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Black Panther

Black Panther

An exploration of the artistic and political importance of a pioneering film.

Series: 21st Century Film Essentials

June 2022
Not yet published
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256 pages | 5 x 7 |

Black Panther was the first Black superhero in mainstream American comics and the first to star in a major franchise movie. Black Panther broke box office records to become the highest grossing film from a Black director. Yet it wasn’t just a movie led by Black artists—including its predominantly Black cast—but one that grappled with ideas and conflicts relevant to Black life in America. It helped redress the racial dynamics of the Hollywood blockbuster, satisfying superhero fans while attracting new audiences who were thrilled to see a hero that “looked like them.”

Esteemed media scholar Scott Bukatman examines the character and the movie, arguing for the utopianism of the superhero genre and the particular power of Black Panther. He considers the superheroic Black body; the Pan-African fantasy, feminism, and Afrofuturism of Wakanda; and the African American relationship to Africa, both historical and imagined. Bukatman further argues that understanding director Ryan Coogler’s earlier movies and the performances of Chadwick Boseman and Michael B. Jordan are central to understanding the subtleties of the movie’s fantasy of liberation and social justice. Black Panther is escapism of the best kind, demonstrating the power of popular culture to articulate ideals and raise questions—whether broadly humanist or with especial importance for its Black creators and audiences.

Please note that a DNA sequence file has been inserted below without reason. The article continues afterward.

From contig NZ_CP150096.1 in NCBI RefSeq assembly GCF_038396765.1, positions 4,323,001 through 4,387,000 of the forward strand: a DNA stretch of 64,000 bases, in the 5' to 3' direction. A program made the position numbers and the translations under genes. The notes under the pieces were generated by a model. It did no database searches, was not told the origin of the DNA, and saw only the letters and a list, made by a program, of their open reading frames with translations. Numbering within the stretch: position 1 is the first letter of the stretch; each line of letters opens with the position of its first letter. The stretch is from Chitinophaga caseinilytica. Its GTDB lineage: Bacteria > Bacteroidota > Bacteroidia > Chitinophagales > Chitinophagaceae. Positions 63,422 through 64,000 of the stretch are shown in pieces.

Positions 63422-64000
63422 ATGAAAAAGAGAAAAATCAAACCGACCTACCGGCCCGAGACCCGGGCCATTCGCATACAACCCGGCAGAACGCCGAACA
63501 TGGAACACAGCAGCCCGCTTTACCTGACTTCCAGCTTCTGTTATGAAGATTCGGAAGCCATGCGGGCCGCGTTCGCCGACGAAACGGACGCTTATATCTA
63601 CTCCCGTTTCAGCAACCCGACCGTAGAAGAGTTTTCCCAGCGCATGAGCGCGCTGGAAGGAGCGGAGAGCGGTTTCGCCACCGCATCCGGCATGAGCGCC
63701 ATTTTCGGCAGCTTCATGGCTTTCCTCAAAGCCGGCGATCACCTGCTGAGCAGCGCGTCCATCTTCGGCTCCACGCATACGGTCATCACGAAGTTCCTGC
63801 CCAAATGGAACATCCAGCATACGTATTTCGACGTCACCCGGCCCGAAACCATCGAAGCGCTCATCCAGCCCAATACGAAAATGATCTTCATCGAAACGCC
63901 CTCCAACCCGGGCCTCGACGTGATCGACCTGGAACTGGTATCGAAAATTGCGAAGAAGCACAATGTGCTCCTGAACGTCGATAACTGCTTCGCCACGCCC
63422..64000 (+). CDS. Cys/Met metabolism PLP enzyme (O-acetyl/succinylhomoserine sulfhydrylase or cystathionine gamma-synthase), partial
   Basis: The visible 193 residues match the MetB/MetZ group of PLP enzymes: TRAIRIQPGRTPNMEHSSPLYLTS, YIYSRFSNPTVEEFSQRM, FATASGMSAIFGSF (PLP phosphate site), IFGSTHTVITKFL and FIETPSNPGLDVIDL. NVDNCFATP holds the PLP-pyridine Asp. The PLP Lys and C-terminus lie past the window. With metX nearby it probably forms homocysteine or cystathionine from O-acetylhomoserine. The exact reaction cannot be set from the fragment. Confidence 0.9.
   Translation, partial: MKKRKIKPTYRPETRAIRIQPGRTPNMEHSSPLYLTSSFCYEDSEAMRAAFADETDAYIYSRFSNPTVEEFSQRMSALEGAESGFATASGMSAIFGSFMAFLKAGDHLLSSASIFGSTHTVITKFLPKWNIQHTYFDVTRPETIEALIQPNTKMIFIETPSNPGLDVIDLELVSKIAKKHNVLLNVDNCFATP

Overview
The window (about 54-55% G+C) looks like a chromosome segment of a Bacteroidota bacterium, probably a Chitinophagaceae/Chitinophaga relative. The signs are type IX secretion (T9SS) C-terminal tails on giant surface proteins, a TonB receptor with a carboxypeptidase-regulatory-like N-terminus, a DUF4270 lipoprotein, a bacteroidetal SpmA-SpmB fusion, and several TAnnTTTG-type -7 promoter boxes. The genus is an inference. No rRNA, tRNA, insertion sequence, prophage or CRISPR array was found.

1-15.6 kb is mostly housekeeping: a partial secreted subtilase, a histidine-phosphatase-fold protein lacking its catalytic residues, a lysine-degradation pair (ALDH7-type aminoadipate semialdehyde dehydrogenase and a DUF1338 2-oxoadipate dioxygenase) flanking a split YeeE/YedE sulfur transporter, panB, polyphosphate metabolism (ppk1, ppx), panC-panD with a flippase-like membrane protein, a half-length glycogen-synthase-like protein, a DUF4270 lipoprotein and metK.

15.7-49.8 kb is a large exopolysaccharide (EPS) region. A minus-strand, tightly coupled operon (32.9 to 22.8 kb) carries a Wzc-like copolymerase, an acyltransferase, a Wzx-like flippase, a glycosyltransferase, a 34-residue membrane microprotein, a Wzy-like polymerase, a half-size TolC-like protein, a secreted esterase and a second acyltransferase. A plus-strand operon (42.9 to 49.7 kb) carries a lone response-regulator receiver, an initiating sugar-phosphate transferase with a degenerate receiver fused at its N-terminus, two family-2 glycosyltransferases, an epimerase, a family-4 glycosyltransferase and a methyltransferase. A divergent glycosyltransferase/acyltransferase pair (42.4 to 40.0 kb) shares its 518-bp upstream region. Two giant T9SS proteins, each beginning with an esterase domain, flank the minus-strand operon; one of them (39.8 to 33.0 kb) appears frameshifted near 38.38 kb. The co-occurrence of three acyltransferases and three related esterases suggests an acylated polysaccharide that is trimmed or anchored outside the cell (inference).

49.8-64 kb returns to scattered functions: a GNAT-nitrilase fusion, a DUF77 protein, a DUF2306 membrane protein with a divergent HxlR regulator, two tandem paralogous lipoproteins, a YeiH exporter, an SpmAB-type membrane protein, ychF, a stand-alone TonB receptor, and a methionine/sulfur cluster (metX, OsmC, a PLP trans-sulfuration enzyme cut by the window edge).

• Preface
  • Introduction: Tell Me a Story
  • The Road to Wakanda
  • Black Panther’s Black Body
  • The Wakandan Dream
  • The Killmonger Problem
  • Conclusion: Why Do We Hide?
  • Appreciations
  • Notes
  • Index

Scott Bukatman is a professor of Film and Media Studies at Stanford University. He is the author of Hellboy's World: Comics and Monsters on the Margins, Blade Runner, The Poetics of Slumberland: Animated Spirits and the Animating Spirit, Matters of Gravity: Special Effects and Supermen in the 20th Century, and other works on film and comics.